Öffnungszeiten Itsukushima Treasure Hall: 08 – 17 Uhr

Entrance fee Itsukushima Treasure Hall: 300 yen (approx. $ 2) or 500 yen (approx. $ 3.50) for a combi ticket with Itsukushima Shrine

A visit to the Itsukushima Treasure Hall is also worthwhile. The hall houses an extensive collection of Buddhist art from Japan and China. This collection includes statues, paintings, and scrolls. Many of the valuable exhibits were donated by prominent figures from the surrounding cities of Japan.

Goju-no-to – the 5-storied pagoda of Miyajima

Itsukushima shrine on Miyajima, Goju-no-to pagoda in the background
View of Goju-no-to from Itsukushima Shrine

Opening Hours Goju-no-to: 08.30 am – 04.30 pm

Entrance Fee Goju-no-to: free of charge

Walking around the island, the sight of Miyajima’s 5-story pagoda (Gojunoto) will certainly not escape your attention. The vast pagoda stands on a small hill, which makes its impressive size even more prominent.

Architecture buffs will undoubtedly notice that this early 15th-century Japanese pagoda has distinct Chinese influences, which makes it quite unique. If you are less interested in architecture, you will indeed be enchanted by the beautiful view from here. However, the pagoda itself cannot be entered.

Senjokaku – The Hall of a Thousand Tatami Mats

Opening Hours: 08.30 am – 04.30 pm

Entrance Fee: free of charge

On the same complex of the 5-story pagoda, we can also find another interesting building, The Hall of a Thousand Tatami Mats. In fact, the actual name of the shrine is Kokoku Shrine. Despite this, the vast hall is usually referred to as the Hall of a Thousand Tatami Mats, as this gives an estimate of its approximate size.

The shrine was built under the order of the critical Japanese politician Toyotomi Hideyoshi and was never completely finished. Today the hall is also dedicated to him.

Daisho-in Temple

scrolls at Daisho in Temple in Miyajima
Scrolls at Daisho-in Temple

Opening Hours Daisho-in: 08 am – 05 pm

Entrance Fee Daisho-in: free of charge

In addition to the famous Itsukushima Shrine, there are other popular sights and temples to explore during your visit to Miyajima. One of them is the Daisho-in temple. This fantastic temple is only a 15-minute walk from the port. The temple was founded in 806 and is known for its gorgeous gardens. A variety of plants grow in the gardens, including Japanese maples, azaleas, and camellias.

Besides that, many Buddha statues in the temple can be found spread all over the temple complex. Another popular sight at the temple is a large bell every visitor can ring once. From the top, you also have a great view of the island down to the orange Torii.

daisho-in miyajima ringing the bell

The Daisho-in Temple is considered one of the most important representatives of Shingon Buddhism in Japan. Other parts of the temple can be found on the top of Mount Misen, at the foot of which the temple is located.

Mount Misen

Mount Misen, Miyajima Island

Mt. Misen, with its 500 meters height, is the highest mountain in the middle of the island. A visit here is ideal for a walk or hiking. But a cable car can also take you up to enjoy an incredible view of the island and its unique nature. On clear days you can even see as far as Hiroshima.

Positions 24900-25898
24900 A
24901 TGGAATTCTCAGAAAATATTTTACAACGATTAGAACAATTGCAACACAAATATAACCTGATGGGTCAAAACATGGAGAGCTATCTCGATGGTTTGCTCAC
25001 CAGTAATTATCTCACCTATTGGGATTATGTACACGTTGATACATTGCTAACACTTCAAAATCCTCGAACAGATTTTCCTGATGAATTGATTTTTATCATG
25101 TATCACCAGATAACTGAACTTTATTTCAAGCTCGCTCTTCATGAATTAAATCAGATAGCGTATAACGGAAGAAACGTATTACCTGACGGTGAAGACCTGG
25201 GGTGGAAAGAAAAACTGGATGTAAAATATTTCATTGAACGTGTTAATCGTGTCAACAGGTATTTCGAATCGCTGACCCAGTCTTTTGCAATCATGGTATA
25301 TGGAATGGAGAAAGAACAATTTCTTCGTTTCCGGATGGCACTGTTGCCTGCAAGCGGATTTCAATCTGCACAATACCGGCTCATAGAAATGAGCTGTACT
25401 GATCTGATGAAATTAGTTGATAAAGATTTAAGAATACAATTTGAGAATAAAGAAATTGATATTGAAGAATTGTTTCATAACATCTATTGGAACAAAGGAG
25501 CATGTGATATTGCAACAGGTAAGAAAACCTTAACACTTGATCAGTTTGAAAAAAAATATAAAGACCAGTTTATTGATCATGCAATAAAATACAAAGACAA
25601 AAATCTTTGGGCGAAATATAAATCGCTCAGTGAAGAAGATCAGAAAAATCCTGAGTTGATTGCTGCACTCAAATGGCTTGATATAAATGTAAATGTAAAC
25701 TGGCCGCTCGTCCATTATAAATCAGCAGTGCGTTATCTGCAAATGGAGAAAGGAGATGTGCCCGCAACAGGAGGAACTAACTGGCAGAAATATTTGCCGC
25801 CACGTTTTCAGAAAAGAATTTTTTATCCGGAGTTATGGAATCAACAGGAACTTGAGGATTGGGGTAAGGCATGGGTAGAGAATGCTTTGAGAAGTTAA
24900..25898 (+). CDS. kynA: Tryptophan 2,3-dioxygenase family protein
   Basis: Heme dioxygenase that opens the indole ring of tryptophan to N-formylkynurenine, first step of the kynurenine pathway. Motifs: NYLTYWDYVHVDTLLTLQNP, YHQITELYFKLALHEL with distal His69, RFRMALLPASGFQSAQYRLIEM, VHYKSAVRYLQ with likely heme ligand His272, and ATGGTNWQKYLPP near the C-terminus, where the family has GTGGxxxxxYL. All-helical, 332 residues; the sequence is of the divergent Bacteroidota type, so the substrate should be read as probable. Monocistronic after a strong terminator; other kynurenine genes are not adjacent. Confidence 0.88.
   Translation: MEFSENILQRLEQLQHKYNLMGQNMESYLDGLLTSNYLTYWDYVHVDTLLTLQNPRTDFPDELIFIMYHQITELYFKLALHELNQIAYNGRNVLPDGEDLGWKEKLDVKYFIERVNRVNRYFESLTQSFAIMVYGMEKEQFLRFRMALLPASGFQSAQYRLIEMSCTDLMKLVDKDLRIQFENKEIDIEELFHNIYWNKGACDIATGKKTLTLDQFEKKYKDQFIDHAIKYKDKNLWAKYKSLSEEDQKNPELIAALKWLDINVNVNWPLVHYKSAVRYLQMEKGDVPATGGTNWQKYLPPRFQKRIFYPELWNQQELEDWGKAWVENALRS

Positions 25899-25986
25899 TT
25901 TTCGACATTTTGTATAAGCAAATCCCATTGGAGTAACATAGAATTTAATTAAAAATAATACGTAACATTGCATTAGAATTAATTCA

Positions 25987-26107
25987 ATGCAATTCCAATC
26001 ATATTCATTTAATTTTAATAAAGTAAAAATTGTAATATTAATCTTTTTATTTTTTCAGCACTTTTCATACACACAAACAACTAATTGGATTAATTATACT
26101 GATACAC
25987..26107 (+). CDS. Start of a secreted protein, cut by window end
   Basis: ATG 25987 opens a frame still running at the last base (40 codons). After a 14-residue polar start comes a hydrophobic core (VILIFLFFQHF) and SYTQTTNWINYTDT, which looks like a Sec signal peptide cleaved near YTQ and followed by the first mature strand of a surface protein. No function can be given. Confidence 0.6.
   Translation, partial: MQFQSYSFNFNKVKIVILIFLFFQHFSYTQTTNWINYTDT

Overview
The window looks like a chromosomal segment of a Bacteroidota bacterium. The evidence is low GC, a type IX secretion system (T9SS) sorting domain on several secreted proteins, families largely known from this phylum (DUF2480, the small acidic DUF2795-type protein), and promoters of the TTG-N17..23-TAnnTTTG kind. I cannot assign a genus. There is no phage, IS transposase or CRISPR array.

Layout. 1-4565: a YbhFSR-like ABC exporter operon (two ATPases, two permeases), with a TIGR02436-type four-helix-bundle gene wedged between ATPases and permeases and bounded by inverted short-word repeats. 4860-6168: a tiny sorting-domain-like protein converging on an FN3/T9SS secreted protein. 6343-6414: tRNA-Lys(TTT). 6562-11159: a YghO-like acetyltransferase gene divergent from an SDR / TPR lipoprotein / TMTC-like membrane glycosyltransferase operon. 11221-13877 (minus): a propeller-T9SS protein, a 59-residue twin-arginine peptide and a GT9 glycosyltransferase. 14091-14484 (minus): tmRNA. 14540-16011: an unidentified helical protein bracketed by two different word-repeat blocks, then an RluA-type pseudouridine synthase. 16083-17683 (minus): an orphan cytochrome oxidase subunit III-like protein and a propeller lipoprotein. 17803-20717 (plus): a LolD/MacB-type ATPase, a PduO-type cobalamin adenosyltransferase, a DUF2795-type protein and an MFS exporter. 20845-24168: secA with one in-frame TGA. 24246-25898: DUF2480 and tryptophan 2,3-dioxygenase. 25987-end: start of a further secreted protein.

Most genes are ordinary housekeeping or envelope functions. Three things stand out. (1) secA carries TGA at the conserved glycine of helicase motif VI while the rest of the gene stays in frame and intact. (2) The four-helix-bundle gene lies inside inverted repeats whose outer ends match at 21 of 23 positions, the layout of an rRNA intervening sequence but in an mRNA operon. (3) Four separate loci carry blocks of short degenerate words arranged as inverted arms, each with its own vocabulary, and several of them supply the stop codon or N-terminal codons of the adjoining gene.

The ascent to the top takes about 1½ to 2 hours and is usually easy to do. There are three different hiking trails to reach the top of the mountain. It is only vital that you don’t walk up too late to be back down before dark.

If you visit Miyajima Island only on a day trip, you might want to take a shorter walk as your time might be a little too tight to see it all.

On your ascent, you will find impressive peaceful nature, incredible viewpoints, and some religious relics belonging to the Daisho-in temple, located at the foot of the mountain.

With some luck, you can even spot a few wild monkeys next to the little deer on the way up. However, many monkeys have been brought to surrounding monkey parks in recent years. A reason for this is that the population has grown too much.

Important: Even if you take the cable car up, you still have to walk at least 1 km to reach the top of the mountain. Access to the cable car is about a 10-minute walk from Itsukushima Shrine.

The Deer of Miyajima

Miyajima deer Japan

Another reason that drives many visitors to the island is the free-roaming deer. Similar to Nara, deer can be found on Miyajima as far as you see. So you should take good care of your bags, especially if you carry food.

We were able to observe several deer who (more or less successfully) attacked visitors to steal their food. And when they are not after the visitors’ food, they stop at the street food stands. Because why not try?

hungry deer in Miyajima Island, Japan

Omotesando Street

Omotesando street, shopping street in Miyajima, Japan, stores in the evening

Omotesando is the main visitor street of Miyajima. Here you will find restaurants, shops, and street food stands (and deer, of course).

There are a lot of delicious Japanese dishes and specialties to try on this street. It is hardly surprising that this street is considered the most famous street on the island.

When visiting Omotesando Street, you should definitely try Momiji Manju, which is so popular here. This is a pastry filled with red bean paste. A typical delicacy for the island, and it’s absolutely delicious.

Miyajima Public Aquarium

Opening Hours Aquarium Miyajima: 09 am – 05 pm

Entrance Fee Aquarium Miyajima: 1.420 Yen (ca. $ 10)